Lonesome Dove. A mammoth, epic tale of the West and what happens to two Texas Rangers after they’ve hung up their badges. You’ve probably heard of McMurtry and his most famous story. But if you’re like me, you might not have actually ever read it. Until now.
I’ve mentioned before that I’m from Texas. It’s a big part of my identity and I believe it’s contributed to my affinity for stories of Manifest Destiny, big open skies, and the longing for more. Not to mention that I can relate to the dry, 100+ degree weather. But I have not actually read many traditional Westerns. So in an effort to expand my horizons, I picked up the 800 page classic.
Because of its status as a classic, I’m not going to spend a lot of time on the themes and plot developments. There are a lot of fascinating and amazing elements to this story (hence the Pulitzer) and I could never do them justice in one blog post. I recommend Googling scholarly articles for more on that.
Instead, I want to talk about how we as readers approach this story.
Gus McCrae and Woodrow Call were Texas Rangers at the height of Texas settlement. They spend years punishing outlaws, chasing bad guys, and trying to create order. We hear a lot about their adventures although when we meet them they’ve retired from their Ranger lives and have become ranchers. Gus is happy with the arraignment but Call is restless and conflicted. So when one of their old buddies tells them about the uncharted paradise of Montana, Call decides they should go.
Gus isn’t thrilled, but he agrees to go along. So they gather their horses, cattle, ranch hands, and head North for what promises to be a grueling trip.
And it is grueling. They lose more than a few men, a woman traveling with them is kidnapped, they have to run and steal and fight. Through it all we get to know their crew well, very well, and even though it was seriously like 800 pages, I still felt like I wanted more. More back story, more details of their futures, more justice for the ones who didn’t get a future. Don’t get me started on Newt.
We also meet a lot of other interesting characters along the way; men and women who live rough lives in the landscape of a barely organized frontier. It is a rich, full cast of characters.
As for the plot, it is a tangled, messy depiction of life. Each character wrestles with serious topics and has to make life altering decisions, while they’re driving cattle across dangerous land. At times it felt so slow, I thought we’d never make it. Other times, important scenes ripped by so quickly, I had to reread the section. Which leads me to what I mentioned earlier, the reader’s approach.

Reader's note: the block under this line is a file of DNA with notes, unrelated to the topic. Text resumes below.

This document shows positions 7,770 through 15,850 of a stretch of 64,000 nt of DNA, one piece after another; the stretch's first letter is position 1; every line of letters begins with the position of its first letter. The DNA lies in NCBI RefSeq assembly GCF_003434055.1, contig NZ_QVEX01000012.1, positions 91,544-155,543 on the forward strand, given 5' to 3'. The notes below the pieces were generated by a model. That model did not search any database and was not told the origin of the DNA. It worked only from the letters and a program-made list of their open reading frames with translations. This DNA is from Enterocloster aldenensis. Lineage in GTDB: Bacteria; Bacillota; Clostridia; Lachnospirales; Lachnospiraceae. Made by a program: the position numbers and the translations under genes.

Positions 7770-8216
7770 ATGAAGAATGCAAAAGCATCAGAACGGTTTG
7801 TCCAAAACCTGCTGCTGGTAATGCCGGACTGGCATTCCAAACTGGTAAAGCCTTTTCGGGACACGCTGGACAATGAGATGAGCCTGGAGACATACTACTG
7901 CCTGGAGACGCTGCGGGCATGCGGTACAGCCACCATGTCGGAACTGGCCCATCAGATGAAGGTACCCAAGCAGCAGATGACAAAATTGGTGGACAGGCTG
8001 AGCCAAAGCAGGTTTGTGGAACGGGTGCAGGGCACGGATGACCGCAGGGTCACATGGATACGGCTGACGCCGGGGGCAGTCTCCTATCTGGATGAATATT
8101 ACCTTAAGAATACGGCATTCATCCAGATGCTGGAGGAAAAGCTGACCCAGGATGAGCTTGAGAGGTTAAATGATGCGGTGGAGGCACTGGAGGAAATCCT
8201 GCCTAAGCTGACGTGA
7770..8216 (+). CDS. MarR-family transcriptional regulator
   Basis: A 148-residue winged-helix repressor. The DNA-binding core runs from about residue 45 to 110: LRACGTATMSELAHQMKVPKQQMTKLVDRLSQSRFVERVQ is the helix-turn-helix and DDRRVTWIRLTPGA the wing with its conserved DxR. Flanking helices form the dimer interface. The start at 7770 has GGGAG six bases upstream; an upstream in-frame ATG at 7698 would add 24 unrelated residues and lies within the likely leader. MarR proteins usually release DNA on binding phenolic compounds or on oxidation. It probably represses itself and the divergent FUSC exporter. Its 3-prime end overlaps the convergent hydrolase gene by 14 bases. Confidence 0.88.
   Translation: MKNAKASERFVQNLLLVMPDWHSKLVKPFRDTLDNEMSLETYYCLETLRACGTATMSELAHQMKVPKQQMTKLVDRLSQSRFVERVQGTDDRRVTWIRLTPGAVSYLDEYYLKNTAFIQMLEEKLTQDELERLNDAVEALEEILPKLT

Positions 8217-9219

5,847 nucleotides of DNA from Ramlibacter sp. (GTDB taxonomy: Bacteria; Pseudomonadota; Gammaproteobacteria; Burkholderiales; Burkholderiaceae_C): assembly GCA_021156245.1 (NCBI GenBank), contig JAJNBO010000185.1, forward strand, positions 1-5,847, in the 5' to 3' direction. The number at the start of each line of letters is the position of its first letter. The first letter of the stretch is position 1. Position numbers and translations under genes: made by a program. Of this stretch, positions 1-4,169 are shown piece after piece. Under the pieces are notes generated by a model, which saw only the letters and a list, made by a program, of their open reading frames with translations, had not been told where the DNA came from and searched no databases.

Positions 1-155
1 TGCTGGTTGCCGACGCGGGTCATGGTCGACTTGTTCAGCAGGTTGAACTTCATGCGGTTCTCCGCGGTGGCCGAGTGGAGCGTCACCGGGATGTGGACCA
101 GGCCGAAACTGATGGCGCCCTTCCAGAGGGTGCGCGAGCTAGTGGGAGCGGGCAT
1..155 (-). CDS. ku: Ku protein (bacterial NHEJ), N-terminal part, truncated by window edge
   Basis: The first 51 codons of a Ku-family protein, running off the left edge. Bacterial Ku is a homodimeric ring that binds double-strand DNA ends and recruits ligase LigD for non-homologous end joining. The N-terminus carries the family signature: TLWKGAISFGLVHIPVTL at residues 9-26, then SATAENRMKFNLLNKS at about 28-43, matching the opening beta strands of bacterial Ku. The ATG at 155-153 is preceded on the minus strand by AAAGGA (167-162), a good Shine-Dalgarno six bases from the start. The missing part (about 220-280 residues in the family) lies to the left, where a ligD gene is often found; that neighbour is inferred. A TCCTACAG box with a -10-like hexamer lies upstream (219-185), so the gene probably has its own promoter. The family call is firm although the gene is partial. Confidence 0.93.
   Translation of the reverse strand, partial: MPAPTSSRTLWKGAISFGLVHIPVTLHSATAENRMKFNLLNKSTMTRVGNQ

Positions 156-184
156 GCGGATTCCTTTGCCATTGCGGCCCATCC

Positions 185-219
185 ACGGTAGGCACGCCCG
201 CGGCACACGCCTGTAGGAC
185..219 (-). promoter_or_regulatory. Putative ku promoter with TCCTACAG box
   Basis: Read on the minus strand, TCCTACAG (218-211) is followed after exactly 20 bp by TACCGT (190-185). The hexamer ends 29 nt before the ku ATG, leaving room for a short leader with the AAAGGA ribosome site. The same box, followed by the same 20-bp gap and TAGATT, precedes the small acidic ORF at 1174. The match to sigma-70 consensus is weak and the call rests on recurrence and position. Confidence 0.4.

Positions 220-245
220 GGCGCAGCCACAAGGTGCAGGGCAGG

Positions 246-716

We always get there eventually!
So, the setting. McMurtry paints a detailed and vivid picture of life on the range. I have read more about pigs eating snakes, men hobbling horses, being thirsty and covered in dirt in this book then ever before. And why? I believe it’s because McMurtry wanted us to feel like we are actually on our own horse, right between Deets and Dish as we make our way across the plains.
And in my opinion, he did. It was such an immersive story, finishing the book felt like finishing a marathon. Now, McMurty isn’t the only person who’s writing and structure mimics the content. It also mirrors real life. In Call Me By Your Name, Elio’s longing for Oliver takes up like, 40% of the book. And then the countdown when Oliver is leaving speeds up once they’re together.
It makes us feel like we’re in the story, right? It mimics It’s great.
But what about when an author’s reflection of real life doesn’t quite land?
For me, that was Normal People. Obviously, there are many people who really love that book. And I’m glad for Rooney that she’s been able to turn it into a whole franchise. But I couldn’t stand that story. I didn’t particularly like either character and what fondness I did have withered under the scorch of their terrible decision making. Which they did over and over.
Which felt like the point, right? I’ve heard so many people praise the story for it’s portrayal of real people with real life messy-ness. So why do I love that approach in some stories, and hate it in others? Personal preference is the answer, but what shaped that preference? What made me reject some interpretations and embrace others?
It’s not all about happy endings, both McMurtry and Aciman saw to that, so what is it?
I have no clue. And there might never be an answer.
In fact, this whole post is semi useless ramblings of a crazy woman. But I need to get some use out of my English degree and for me, it’s almost never enough to just read a book. I need to pull every little thing apart and examine them closely.
If you’ve come this far in my examination, I applaud you. And I’ll encourage you to read Lonesome Dove or another McMurtry and then ask yourself these questions. What real life elements do you dislike in literature? Is there a pattern?
I’m going back to the drawing board to see if I can spot patterns in my own habits. And then I’m going to eat a bunch of potato chips. Until next time!